Christchurch strengthens ties with Australia, the United States, South Korea and China

A China Southern Airlines Boeing 787 landed in Christchurch in 2014. Before Covid, the airline flew direct to Christchurch from Guangzhou.

The press

A China Southern Airlines Boeing 787 landed in Christchurch in 2014. Before Covid, the airline flew direct to Christchurch from Guangzhou.

Christchurch wants to strengthen its ties with Australia, the United States, South Korea and China – but it may take some time before tangible benefits are reaped.

These benefits could include new direct flights, greater opportunities for Canterbury exporters and increased numbers of international students and migrant workers.

Christchurch City Council recently voted to strengthen its international relations by pursuing partnerships with four different countries.

The council says this is a change from how things were historically done with sister cities. These relationships tended to be person-to-person relationships and could not be used for wider benefits.

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With these new partnerships, the council promises: “measurable and significant benefits over time”.

Christchurch Mayor Lianne Dalziel pictured during a 2015 visit to Wuhan, China, a sister city of Christchurch.

Thing

Christchurch Mayor Lianne Dalziel pictured during a 2015 visit to Wuhan, China, a sister city of Christchurch.

In three of the chosen locations – Australia, US West Coast and South Korea – Christchurch has existing sister cities of Adelaide, Seattle and Songpa-Gu, respectively.

China is the fourth and final country where a partnership will be pursued.

But, instead of focusing on Christchurch’s two existing sister cities in the north of the country, efforts will focus on the southern province of Guangdong, which borders Hong Kong.

In Guangdong, the council already has a “friendly city agreement” with the city of Shenzhen and ties with Guangzhou, said the council’s civic and international relations officer Matt Nichols.

“These ties and the high level of general interest city-wide across Guangdong Province informed the decision to prioritize it,” he said.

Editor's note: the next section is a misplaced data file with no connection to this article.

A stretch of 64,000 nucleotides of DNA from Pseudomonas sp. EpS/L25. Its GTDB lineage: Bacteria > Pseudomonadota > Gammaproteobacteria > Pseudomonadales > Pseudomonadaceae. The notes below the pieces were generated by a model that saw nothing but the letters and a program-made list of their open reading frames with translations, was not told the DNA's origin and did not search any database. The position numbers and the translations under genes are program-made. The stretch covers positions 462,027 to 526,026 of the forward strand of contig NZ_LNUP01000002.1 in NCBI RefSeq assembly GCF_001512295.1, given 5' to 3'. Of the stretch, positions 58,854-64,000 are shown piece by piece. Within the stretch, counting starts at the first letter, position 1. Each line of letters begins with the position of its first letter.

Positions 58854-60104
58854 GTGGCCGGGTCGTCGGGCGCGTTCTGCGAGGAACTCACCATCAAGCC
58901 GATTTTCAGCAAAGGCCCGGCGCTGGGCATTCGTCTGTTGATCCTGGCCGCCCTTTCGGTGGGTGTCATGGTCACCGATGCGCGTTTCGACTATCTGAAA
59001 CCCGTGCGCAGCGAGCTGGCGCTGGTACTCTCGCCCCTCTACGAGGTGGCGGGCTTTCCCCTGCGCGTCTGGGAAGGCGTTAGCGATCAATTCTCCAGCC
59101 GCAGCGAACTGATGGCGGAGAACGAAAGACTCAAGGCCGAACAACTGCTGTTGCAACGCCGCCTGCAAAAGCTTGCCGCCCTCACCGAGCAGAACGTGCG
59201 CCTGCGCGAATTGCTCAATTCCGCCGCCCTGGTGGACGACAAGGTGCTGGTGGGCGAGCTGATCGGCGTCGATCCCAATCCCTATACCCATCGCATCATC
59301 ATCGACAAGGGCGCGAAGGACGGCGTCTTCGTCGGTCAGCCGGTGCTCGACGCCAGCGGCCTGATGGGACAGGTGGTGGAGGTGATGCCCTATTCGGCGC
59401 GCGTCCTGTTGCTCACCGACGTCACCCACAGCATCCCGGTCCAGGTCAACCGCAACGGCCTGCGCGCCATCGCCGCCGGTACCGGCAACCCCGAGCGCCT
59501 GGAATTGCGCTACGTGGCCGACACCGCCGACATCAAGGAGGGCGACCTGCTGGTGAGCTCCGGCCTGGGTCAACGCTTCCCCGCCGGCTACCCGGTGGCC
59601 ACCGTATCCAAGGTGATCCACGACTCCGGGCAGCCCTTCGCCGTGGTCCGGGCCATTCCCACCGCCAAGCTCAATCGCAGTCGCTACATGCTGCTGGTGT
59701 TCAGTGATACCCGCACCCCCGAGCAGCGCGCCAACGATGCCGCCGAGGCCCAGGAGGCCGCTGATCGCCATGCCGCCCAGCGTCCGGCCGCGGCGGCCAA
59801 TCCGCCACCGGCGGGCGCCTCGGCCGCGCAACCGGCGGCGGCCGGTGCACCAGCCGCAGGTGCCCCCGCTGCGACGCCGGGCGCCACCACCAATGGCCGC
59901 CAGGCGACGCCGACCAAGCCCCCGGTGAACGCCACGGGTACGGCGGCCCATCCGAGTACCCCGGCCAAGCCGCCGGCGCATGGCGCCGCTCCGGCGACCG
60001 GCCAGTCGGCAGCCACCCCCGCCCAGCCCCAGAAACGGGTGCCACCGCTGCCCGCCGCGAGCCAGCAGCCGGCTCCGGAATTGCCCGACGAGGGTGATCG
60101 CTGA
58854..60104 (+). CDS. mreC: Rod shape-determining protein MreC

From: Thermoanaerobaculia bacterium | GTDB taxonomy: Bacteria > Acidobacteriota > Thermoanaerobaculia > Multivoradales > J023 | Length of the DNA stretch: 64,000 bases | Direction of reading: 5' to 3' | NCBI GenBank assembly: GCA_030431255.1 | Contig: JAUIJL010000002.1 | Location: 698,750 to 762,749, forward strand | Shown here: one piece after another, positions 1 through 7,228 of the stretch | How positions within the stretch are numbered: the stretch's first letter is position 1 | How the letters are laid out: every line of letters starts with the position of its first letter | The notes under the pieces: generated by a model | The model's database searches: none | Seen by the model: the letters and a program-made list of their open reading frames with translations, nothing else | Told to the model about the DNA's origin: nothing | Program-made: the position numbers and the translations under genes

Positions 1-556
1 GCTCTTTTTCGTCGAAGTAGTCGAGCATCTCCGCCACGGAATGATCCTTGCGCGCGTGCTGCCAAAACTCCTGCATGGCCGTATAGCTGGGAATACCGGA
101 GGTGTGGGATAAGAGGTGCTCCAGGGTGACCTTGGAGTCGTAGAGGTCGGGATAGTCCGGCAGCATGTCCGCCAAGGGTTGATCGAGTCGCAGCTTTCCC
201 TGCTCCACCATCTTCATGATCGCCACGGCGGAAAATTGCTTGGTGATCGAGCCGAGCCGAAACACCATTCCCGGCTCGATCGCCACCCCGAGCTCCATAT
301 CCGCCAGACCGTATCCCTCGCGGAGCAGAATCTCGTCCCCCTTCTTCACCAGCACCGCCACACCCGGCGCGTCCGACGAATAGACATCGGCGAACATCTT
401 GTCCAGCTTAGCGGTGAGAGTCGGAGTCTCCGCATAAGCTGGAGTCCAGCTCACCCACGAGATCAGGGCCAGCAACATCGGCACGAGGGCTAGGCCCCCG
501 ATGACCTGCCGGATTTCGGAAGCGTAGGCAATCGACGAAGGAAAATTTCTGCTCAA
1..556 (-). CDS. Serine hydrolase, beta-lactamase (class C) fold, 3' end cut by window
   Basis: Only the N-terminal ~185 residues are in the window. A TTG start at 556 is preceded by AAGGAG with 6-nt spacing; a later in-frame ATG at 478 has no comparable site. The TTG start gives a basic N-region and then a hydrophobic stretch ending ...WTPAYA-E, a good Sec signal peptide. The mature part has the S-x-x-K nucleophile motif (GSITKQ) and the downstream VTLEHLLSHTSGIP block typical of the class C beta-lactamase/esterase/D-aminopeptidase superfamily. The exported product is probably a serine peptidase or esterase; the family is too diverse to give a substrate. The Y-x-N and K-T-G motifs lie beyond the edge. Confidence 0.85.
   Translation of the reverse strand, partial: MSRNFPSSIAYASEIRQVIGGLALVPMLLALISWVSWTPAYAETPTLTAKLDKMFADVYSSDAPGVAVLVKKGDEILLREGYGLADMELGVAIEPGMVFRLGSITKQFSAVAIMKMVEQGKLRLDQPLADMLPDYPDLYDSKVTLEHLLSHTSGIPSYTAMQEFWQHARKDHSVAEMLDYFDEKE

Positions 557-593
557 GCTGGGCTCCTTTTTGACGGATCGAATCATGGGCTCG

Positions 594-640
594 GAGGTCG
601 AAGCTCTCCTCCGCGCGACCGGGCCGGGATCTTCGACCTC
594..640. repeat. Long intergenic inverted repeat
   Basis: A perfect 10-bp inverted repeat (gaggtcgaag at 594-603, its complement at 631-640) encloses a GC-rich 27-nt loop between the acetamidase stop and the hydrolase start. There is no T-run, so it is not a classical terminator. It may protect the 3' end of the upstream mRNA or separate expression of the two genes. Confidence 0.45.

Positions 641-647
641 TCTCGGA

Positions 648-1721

Nichols said action plans with clear targets for each site were being developed and would be completed by the end of the year.

It is unclear how long it will be before Christchurch begins to see tangible benefits.

Nichols said they were rarely immediate. “A period of revitalizing relationships and building trust will be an important first step.”

The city council worked with several city and state agencies to decide which countries to seek out for partnerships.

Christchurch City Council chaired a group of city and state agencies who decided on the four countries to seek out for international partnerships.

Peter Meecham / Stuff

Christchurch City Council chaired a group of city and state agencies who decided on the four countries to seek out for international partnerships.

Agencies included ChristchurchNZ; Canterbury Employers Chamber of Commerce; the Department of Foreign Affairs and Trade; and New Zealand Trade and Enterprise.

According to board documents, the choice of the latter four regions required “significant negotiation” within the group, as some locations were better suited to other sectors than others.

For example, groups representing the international education sector saw India as a valued partner, but the larger group felt that this would not benefit the city as a whole at this time.

Justin Watson, aviation and commercial director of Christchurch Airport, said the chosen partnerships fit well with the airport’s priority markets.

Before the pandemic, the airport had direct flight connections to Guangdong province (via Guangzhou) and to South Korea (via Seoul). American Airlines also announced plans for direct flights between Christchurch and Los Angeles in late 2019.

Before the pandemic, Christchurch Airport had direct flight connections to Guangdong Province, South Korea and Los Angeles.

CIAL/provided

Before the pandemic, Christchurch Airport had direct flight connections to Guangdong Province, South Korea and Los Angeles.

The airport has been focused on rebuilding those roads, Watson said, adding ongoing conversations are encouraging.

ChristchurchNZ chief executive Ali Adams said the partnerships were designed to have long-term benefits.

“It’s important that as a small city with limited resources, we focus our efforts on areas where we can collectively have the most impact,” she said, adding that she was “very up to date. comfortable” with the four locations selected.

A spokesperson for the Department of Foreign Affairs and Trade (MFAT) said it remained interested in development and implementation.

“Staff from some of our bilateral divisions and relevant offshore positions have joined the workshops and we will continue to offer our support as needed,” the spokesperson said.

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